Arts & Culture » Culture

Excerpt from the beginning of “Lift”

From Giraffes
Atomic Quill Press
$15.95, 126 pp.

The first of the blue carded boys took off down the dirt runway on the east side of the Park. One of the boys had built an enormous kite, box-shaped with light woods and sheets of cloth dyed in psychedelic colors. The boy slipped inside a pouch sewn into the center of the kite and had himself launched by an enormous fan. The wind generated lift, carried the boy high for a time, though eventually the wind beneath disappeared, the kite lost horizontal flow, was deprived of thrust and tumbled downward through unresistant pressure. Al tried not to stare at the boy's face as he fell to earth with the shocked look of an osprey struck by lightning.

Earlier, six boys scheduled to take their Right of Passage exam stood with Al near the holding pen. The Park was large and surrounded by trees. The boys had just turned twelve. Overhead red carded fliers dipped and soared in aerostatic spasms. The first crash occurred in the center of the Park. Boys still airborne looked down while men in long yellow coats came with gurneys, trash bags and electric golf carts to remove the fallen. Picnickers raised then lowered their umbrellas. The debris scattered and the smoke cleared. The clean-up crew carried burlap bags filled with quicklime which they poured into the Elimination Pit; the Department of Human Accountability ordering all failed boys disposed of as soon as possible.

Jed L. dyed his blond hair black, the bangs kept from his eyes by a red terrycloth sweatband, identical to the ones Chinese dissidents wore in Tiananmen Square. To Tubby, he said "You don't know. Everyone has to eventually."

"Not true. My dad told me."

"So what?" The elastic string around Jed's neck had a blue card attached. He spit into the grass as he saw older men do. "Course, you couldn't do it anyway. That's why you're exempt."

Tubby's face wobbled when he shook his head. A black card hung over his belly. Tubby's dad had made a fortune selling decontaminated meats to the market, his success affording the family certain favors. "We're a broad minded institution," the Director of Procurement for the Dept. of H.A. announced, "and not opposed to private contributions." Young Tubby ate ice cream, assumed his entitlement with presumption. "You just wish you didn't have to either."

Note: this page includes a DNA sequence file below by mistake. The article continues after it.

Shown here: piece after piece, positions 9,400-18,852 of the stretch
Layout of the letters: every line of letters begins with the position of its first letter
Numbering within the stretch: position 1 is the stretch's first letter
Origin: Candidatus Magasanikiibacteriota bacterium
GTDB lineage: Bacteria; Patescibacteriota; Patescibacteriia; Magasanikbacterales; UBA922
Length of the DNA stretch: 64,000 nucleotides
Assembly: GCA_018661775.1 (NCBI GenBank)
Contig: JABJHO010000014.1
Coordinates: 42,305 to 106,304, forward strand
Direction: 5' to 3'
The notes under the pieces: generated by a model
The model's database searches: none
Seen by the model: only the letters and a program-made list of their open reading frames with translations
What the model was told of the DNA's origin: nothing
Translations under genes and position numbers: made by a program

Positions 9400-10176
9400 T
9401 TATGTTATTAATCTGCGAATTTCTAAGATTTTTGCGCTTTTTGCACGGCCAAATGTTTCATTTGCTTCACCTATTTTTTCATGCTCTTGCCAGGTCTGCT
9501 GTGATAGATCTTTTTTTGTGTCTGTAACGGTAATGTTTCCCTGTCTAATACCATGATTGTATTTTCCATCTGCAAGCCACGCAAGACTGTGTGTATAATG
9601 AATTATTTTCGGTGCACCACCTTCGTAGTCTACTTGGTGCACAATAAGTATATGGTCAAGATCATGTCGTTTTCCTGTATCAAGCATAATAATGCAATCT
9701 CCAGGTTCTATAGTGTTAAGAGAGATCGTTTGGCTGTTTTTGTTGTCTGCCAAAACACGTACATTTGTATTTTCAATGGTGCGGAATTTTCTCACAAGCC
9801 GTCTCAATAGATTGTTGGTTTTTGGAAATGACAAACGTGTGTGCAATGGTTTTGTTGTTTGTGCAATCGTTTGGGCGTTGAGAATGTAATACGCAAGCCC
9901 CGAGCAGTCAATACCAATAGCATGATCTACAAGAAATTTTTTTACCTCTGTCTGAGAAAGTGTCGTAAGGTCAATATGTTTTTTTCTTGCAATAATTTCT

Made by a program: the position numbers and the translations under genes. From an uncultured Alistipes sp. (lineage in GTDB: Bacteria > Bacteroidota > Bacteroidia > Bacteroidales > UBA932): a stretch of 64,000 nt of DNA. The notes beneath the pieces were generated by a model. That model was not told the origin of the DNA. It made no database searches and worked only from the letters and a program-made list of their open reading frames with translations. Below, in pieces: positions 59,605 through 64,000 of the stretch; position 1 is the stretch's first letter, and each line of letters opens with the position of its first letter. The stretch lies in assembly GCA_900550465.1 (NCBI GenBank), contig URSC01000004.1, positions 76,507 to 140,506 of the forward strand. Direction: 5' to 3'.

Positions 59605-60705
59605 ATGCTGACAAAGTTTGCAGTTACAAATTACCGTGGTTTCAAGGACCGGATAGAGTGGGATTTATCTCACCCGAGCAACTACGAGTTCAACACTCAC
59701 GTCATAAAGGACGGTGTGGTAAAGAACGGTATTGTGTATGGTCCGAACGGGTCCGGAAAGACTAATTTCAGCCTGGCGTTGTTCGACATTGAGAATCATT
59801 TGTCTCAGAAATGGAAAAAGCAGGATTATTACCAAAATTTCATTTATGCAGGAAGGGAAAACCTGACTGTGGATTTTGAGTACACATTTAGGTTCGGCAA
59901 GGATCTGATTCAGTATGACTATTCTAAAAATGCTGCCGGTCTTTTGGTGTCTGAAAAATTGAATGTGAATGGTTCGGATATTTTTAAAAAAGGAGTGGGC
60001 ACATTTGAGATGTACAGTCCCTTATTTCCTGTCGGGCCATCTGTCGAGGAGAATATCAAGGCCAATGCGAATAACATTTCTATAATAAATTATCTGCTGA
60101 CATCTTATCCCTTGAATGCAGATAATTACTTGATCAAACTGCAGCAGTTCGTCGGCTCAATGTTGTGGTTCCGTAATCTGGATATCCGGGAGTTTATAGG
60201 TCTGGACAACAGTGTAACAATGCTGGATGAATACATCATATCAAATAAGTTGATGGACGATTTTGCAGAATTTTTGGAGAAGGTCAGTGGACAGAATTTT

Jed laughed and poked Tubby in the chest. "Even if I had a black card, I wouldn't use it."

"So you say. But if your dad."

"Fuck you."

"I mean if you were me."

"I'd shave my ass and walk backwards."

Al Boyd had tiny hands the size of sparrow quills. The scar on his chin was pink and thick. He stood with the others, glancing furtively every now and then at Tubby's black card. Eight months before his own exam, Al built a pair of wings, eager to assess his potential, only to plunge face first from his bedroom window. Dad in a panic, drove Al to the hospital. "Lift and drag," they reviewed afterward the principles of flight, how "Sticks and leaves won't do the trick. An apparatus may appear like wings, but the model you made was barely a prototype, more costume than actual construct."

Al sat in the kitchen, his chin freshly stitched, his shoulders slender and hunched inward while Dad leaned against the counter and reminded him, "There are better ways than landing face first on the pavement. Your fall was miscalculation not misfortune." He smiled and asked Al to, "Tell me."

"To fly, the air passing over the top of a surface must be faster than the air below," he spoke from memory, the words a reflex. "Air speed creates a decrease in static pressure. When the pressure above is less than beneath, an object will rise."

"And the wings you made?"

"Were for Bernoulli Lift."

"And not?"

"Reaction Lift."

"Then why did you build a device designed for one form of flight and apply it to something completely different?"

The pain in Al's chin was raw, the pills and novocaine making him groggy. His entire face felt heavy and numb at the same time. "I made a mistake," he conceded.

Dad sighed and had Al recite Newton's Conservation of Energy Theory and Bernoulli's Equation adopted for fluids, then said, "We aren't birds. We can't just leap and soar. People don't have that capacity. We need to make adjustments and be resourceful."

Al stared down at the flatness of his hands, his arms smooth and slender, ineffective for any real lift. Dad tried to ignore the bandage wrapped white and lightly padded around Al's chin. "Tell me then," he encouraged. "What's the difference between a bird and a plane?"

"An airplane relies on Reaction Lift, on the artificial thrust from an engine," Al answered without having to think. "The brute force of the engine pushes the air pressure down while a counter thrust flows up under the wings creating lift."

"And this is completely different from?"

"Bernoulli Lift."

"Which relies on?"

"The shape of the wing, the velocity and density of the air."

"If you knew this," Dad remained puzzled by Al's error, the wings he built absent the necessary curve, the bulge at the top and flatness below allowing the proper distribution of air flow. "What did you expect?"

"I hoped," Al said.

"Hope is good," Dad made every effort to sound assuring. "I, myself, am not without hope," he gave a wink, cleared his throat. "But hope's not enough. You can't stand on a ledge and hope to fly. You have to know your abilities as well as your limitations. The wings you made weren't shaped to transfer the speed of the air which, by the way, you failed to generate. And the downward force," Dad said.

"Like a hand on my head."

"Which is why?"

Al touched his chin.

"The way you went about things," Dad cautioned, and softening his tone, offered to go back over Newton and Bernoulli.

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